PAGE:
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Autism Spectrum Disorders/Intellectual Disability via the IRF2BPL Gene

Summary and Pricing

Test Method

Exome Sequencing with CNV Detection
Test Code Test Copy GenesTest CPT Code Gene CPT Codes Copy CPT Codes Base Price
IRF2BPL 81479 81479,81479 $990
Test Code Test Copy Genes Test CPT Code Gene CPT Codes Copy CPT Code Base Price
12085IRF2BPL81479 81479,81479 $990 Order Options and Pricing

Pricing Comments

Our favored testing approach is exome based NextGen sequencing with CNV analysis. This will allow cost effective reflexing to PGxome or other exome based tests. However, if full gene Sanger sequencing is desired for STAT turnaround time, insurance, or other reasons, please see link below for Test Code, pricing, and turnaround time information.

An additional 25% charge will be applied to STAT orders. STAT orders are prioritized throughout the testing process.

Click here for costs to reflex to whole PGxome (if original test is on PGxome Sequencing platform).

Click here for costs to reflex to whole PGnome (if original test is on PGnome Sequencing platform).

The Sanger Sequencing method for this test is NY State approved.

For Sanger Sequencing click here.

Turnaround Time

3 weeks on average for standard orders or 2 weeks on average for STAT orders.

Please note: Once the testing process begins, an Estimated Report Date (ERD) range will be displayed in the portal. This is the most accurate prediction of when your report will be complete and may differ from the average TAT published on our website. About 85% of our tests will be reported within or before the ERD range. We will notify you of significant delays or holds which will impact the ERD. Learn more about turnaround times here.

Targeted Testing

For ordering sequencing of targeted known variants, go to our Targeted Variants page.


Genetic Counselors


  • Greg Fischer, PhD

Clinical Features and Genetics

Clinical Features

Autism spectrum disorder (ASD) and intellectual disability (ID) are heterogeneous groups of neurodevelopmental disorders. ASD is characterized by varying degrees of social impairment, limited communication ability, propensity for repetitive behavior(s), and restricted interests (Levy et al. 2009. PubMed ID: 19819542). ID refers to significant impairment of cognitive and adaptive development (intelligence quotient, IQ<70) due to abnormalities of brain structure and/or function (American Association of Intellectual and Developmental Disabilities). ID is not a single entity, but rather a general symptom of neurologic dysfunction that is diagnosed before age 18 in 1%-3% of the population, irrespective of social class and culture (Kaufman et al. 2010. PubMed ID: 21124998; Vissers et al. 2016. PubMed ID: 26503795). In contrast, ASD symptoms usually present by age 3, and diagnosis is based on the degree and severity of symptoms and behaviors (McPartland et al. 2016). ASD and ID are highly comorbid, suggesting shared etiologies in many forms. For ASD specifically, comorbidities have been observed in more than 70% of cases, and include ID, epilepsy, language deficits, and gastrointestinal problems (Sztainberg and Zoghbi. 2016. PubMed ID: 27786181). Recent studies using whole exome trio studies have identified novel gene candidates, with familial and de novo variants from several hundred genes now implicated in the development of ASD and ID (Bourgeron. 2016. PubMed ID: 27289453).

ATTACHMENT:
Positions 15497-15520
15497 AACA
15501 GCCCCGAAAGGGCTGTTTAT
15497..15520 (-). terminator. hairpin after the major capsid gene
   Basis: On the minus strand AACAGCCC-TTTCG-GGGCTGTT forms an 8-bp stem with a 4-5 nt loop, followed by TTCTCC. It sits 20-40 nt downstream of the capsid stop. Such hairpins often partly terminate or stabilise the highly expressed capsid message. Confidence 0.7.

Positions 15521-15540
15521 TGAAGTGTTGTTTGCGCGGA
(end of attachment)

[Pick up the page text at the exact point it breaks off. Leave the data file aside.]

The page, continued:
Pathogenic variants in IRF2BPL have been implicated in the development of ASD and ID phenotypes. Specifically, individuals with truncating variants present with hallmark features consisting of global neurologic regression in childhood before age 7, including speech and motor regression, progressive ataxia, and lack of coordination. Individuals also present with seizures after age 2. Other clinical features include late-onset neurological regression (ages 10-17), clusters of asymmetric tonic spasms, clonic seizures with hypsarrhythmia-like pattern via EEG, quadriplegic hypotonic-ataxic cerebral palsy, severe tetraparesis, cerebellar ataxia, dysarthria, nystagmus, hypotonia, dystonia, dysphagia, microcephaly, diffuse or focal brain and cerebellar atrophy, and muscle biopsy anomalies (Marcogliese et al. 2018. PubMed ID: 30057031; Tran Mau-Them et al. 2019. PubMed ID: 30166628). Missense variants result in a milder phenotype; at least two individuals have been reported with global developmental delay, seizures, and autism spectrum disorder without neurodevelopmental regression or movement anomalies (Marcogliese et al. 2018. PubMed ID: 30057031).


Genetic aberrations are reported to be responsible for 50%-90% and 15%-50% of ASD and ID cases, respectively, and inheritance overall is multifactorial (Larsen et al. 2016. PubMed ID: 27790361; Karam et al. 2015. PubMed ID: 25728503). Incidence of ASD is approximately 1 in 68 individuals with a male-to-female ratio of 4:1 (Center for Disease Control 2014. PubMed ID: 24670961). De novo missense and likely gene disrupting variants are 15% and 75% more frequent in ASD patients than unaffected controls, respectively (Iossifov et al. 2014. PubMed ID: 25363768).

IRF2BPL pathogenic variants result in neurodevelopmental regression symptoms in an autosomal dominant manner as all reported individuals are heterozygous for de novo missense or loss of function variants (when parental samples have been available). Copy number variants ranging in size from 185 kb to 19.7 Mb have been reported to encompass IRF2BPL, however phenotypic information is limited. Furthermore, these CNVs encompass multiple genes and thus the specific role of IRF2BPL is unclear (Marcogliese et al. 2018. PubMed ID: 30057031).

The human IRF2BPL (interferon regulatory factor 2 binding protein like, also known as EAP1, enhanced at puberty 1) gene contains a single exon encoding a 796 amino acid protein. The IRF2BPL protein includes an N-terminal zinc-finger domain (residues 10-61), a polyalanine and polyglutamine region (residues 88-102, 103-127, respectively), and a C3HC4-type RING-finger domain (residue 715-762) associated with E3 ubiquitin ligase activity (Marcogliese et al. 2018. PubMed ID: 30057031; Tran Mau-Them et al. 2019. PubMed ID: 30166628). To date, all loss of function variants impact the C-terminal RING-finger domain responsible for ubiquitin ligase activity. RNA analyses on fibroblasts from patients with truncating pathogenic IRF2BPL variants suggest the mutated allele escapes nonsense-mediated decay and yields a truncated protein (Tran Mau-Them et al. 2019. PubMed ID: 30166628).